Answer: We've been working with Vince (ABCFree Author) on this project. So there are a number of similarities.

ABCFree is a fantastic product, and there are a number of Clarion programmers (ourselves included), who have benefited greatly from Vince's product.
This is from Vince's documentation;

---------
Changes 11/9/2003
...
- Added AttachThreadToClarion calls to "NT Service"
  template. This provides support for C5.5 and
  Clarion 5 application migration, but it is
  recommended that the new CapeSoft commercial
  template be used instead. (www.capesoft.com)
--------

One of the main reasons for creating the SelfService product was so that there was a commercially supported service product. While Vince's work is free, the templates are also unsupported.

The SelfService product, comes bundled with full documentation, examples and a jump start example. And there is information about service enabling your application, as well as FAQs etc.

There are a couple of things that we have done differently. Some of the changes include:
B1) How can I install and/or remove my application as a Service?

Answer: You can either call the gSelfService.InstallService() or gSelfService.RemoveService() methods, or you can run the application with the /is (install server) or /rs (remove service). Additionally run the application with /silent if you do not want to see the error messages displayed. (Make sure you've ticked on the command line (/is and /rs) option in the Global SelfService Template).

Should you wish to you can change these command line parameters anything you prefer (for example /install). This can be done in the Global Extension.

B2) How can I Start and Stop my Services?

Answer: You can use the features you've added to your own program (see the JumpStart section of this document) or ...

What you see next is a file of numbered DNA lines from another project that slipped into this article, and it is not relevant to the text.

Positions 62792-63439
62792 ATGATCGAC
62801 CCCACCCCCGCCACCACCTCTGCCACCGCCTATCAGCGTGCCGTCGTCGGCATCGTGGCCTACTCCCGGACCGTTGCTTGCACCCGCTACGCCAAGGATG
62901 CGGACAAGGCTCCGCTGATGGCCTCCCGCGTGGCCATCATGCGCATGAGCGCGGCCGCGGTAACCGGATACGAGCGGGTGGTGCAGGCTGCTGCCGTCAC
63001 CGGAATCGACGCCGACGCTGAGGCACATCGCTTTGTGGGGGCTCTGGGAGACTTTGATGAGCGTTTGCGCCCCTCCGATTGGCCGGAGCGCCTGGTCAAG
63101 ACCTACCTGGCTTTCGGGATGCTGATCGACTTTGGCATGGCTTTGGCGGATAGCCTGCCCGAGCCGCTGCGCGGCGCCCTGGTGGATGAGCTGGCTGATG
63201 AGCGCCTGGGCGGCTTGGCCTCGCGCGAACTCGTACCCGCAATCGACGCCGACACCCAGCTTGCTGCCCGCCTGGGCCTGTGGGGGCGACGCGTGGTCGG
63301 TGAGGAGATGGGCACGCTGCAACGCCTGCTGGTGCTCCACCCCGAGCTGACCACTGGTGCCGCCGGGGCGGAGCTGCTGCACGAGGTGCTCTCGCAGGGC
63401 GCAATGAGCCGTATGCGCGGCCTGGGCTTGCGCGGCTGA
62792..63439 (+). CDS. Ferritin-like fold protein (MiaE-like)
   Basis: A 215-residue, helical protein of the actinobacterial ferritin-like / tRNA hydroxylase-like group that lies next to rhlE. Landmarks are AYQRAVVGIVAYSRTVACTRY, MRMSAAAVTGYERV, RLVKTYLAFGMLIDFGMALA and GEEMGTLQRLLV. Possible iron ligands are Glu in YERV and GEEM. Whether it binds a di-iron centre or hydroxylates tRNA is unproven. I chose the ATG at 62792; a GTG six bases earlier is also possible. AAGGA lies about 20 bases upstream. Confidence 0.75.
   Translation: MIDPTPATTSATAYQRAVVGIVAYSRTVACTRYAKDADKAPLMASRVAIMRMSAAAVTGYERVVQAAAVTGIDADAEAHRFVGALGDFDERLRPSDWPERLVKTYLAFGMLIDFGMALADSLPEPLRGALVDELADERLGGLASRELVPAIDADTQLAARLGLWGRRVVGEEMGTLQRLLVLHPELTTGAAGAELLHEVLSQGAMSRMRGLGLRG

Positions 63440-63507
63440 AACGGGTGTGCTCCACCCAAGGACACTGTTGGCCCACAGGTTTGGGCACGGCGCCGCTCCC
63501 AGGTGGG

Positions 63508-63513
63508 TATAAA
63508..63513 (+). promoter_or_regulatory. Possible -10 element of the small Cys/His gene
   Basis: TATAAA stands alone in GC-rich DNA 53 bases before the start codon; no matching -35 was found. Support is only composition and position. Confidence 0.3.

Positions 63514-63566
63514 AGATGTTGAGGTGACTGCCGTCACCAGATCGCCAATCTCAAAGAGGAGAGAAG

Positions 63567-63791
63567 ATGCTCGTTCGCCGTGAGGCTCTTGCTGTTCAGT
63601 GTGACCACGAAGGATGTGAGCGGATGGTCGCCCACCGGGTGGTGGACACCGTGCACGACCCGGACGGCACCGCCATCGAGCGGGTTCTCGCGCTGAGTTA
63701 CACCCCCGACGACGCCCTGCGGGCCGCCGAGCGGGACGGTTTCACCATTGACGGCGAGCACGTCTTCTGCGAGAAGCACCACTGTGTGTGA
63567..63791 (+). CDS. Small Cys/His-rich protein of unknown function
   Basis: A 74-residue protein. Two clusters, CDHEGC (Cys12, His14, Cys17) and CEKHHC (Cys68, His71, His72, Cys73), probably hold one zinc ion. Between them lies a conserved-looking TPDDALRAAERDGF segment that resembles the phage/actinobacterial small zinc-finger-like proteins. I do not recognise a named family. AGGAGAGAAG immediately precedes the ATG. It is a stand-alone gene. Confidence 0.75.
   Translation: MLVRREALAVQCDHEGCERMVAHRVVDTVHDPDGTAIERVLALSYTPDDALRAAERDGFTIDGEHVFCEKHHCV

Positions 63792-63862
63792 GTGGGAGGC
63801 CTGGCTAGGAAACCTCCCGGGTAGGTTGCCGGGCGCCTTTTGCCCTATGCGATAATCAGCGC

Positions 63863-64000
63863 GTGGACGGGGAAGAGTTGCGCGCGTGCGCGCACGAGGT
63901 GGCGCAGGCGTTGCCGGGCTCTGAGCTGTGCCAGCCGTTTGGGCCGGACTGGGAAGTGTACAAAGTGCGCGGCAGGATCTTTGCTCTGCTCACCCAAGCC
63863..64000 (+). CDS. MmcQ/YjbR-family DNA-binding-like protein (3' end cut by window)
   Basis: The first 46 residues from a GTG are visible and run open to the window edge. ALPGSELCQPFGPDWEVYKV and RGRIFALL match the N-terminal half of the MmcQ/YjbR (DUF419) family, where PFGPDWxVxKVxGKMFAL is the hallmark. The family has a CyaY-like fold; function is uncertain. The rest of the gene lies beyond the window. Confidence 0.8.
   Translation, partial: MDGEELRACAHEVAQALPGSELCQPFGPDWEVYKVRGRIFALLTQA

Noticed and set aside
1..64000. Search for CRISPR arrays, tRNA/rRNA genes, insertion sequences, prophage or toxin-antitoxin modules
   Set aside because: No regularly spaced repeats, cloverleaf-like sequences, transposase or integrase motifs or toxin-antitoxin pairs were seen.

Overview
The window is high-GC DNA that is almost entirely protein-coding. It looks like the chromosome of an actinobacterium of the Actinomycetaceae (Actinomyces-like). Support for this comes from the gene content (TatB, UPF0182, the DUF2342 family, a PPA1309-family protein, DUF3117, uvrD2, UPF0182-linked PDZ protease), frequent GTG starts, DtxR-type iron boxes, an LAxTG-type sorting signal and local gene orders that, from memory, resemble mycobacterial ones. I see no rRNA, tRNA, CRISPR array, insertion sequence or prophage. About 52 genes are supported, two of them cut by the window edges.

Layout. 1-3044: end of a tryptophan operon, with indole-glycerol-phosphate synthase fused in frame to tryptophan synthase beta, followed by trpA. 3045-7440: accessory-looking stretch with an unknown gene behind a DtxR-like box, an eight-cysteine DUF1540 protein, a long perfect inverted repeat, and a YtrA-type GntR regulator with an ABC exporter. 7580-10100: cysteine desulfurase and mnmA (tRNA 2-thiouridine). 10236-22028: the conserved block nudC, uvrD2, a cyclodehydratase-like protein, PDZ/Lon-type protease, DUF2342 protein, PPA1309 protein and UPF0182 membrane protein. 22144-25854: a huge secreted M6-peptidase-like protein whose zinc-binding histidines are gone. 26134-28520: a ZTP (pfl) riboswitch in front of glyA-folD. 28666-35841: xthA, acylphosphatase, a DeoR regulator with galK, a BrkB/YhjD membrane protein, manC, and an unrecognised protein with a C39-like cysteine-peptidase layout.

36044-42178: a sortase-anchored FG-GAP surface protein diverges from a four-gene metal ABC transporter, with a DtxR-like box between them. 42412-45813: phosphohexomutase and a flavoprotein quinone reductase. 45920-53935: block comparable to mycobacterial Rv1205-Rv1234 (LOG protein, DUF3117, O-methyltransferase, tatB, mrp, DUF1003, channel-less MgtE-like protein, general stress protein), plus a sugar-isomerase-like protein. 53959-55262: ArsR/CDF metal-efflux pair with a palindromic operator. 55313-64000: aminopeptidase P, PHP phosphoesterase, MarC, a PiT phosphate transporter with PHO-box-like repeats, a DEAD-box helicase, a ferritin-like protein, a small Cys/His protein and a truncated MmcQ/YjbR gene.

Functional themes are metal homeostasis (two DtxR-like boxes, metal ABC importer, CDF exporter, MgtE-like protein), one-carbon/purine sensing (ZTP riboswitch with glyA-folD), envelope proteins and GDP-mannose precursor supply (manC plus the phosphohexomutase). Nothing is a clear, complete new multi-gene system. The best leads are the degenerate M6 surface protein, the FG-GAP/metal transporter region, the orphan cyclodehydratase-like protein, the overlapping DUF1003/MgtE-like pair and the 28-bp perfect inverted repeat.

Answer: You can start and stop your applications from the Windows Service Manager.

To load the Windows Service Manager
Type services.msc in the Start | Run dialogue box.

Service Manager screenshot

Alternatively, you can also call Net Start <ServiceName> or Net Stop <Service Name> from a command prompt. For example;
Net Start CapeSoftJumpStart

If your Service is installed with the Service Manager and is set to start automatically you can also reboot your computer and your service will start.

B3) If I call gSelfService.RemoveService() and then try and Install it again, I get error 1072.

Answer: You need to close your application after calling gSelfService.RemoveService(), before you can Install it again. This is a Windows Service limitation. See also FAQ B4.

B4) In the Windows Service Manager, I get a "The specified service has been marked for deletion".

Answer: You need to close your application after calling gSelfService.RemoveService(), before you can Install it again. This is a Windows Service limitation. See also FAQ B3.

B5) Is there a method where I can control (or query the status of) the service from another program?

Answer: Yes there is:

The following methods should help you in performing the various operations:

StartService, RestartService, StopService, GetServiceStatus

B6) How do I know if my application is running as a service or a normal EXE?

Answer: You can query the AmService property to determine whether your application is running as a service or not:

if gSelfService.AmService
  !App is running as a service.
else
  !App is running as an EXE.
end

B7) How do I set the failure recovery options of my service?

Answer: You can run the sc.exe (located in the system32 directory) as follows:

sc.exe failure yourservicename reset= 0 actions= restart/60000/restart/120000/restart/180000

Here the service is set it to restart after 60 seconds, 120 seconds, and 180 seconds.

C1) I sometimes get a 15 second delay when starting my application, even though I am just running the exe.

Answer: One of the Windows functions sometimes waits for 15 seconds before giving back control to your application. In version 1.10 some code was added to detect if the service was started in the same folder as the exe, if it was it was assumed to be a normal executable (not a service) and the service code was not executed. If you have to start your application in a folder other than the one that the exe is in, then run your application with a command line switch, /exe to tell SelfService not to call the Service code, when it is started by the user.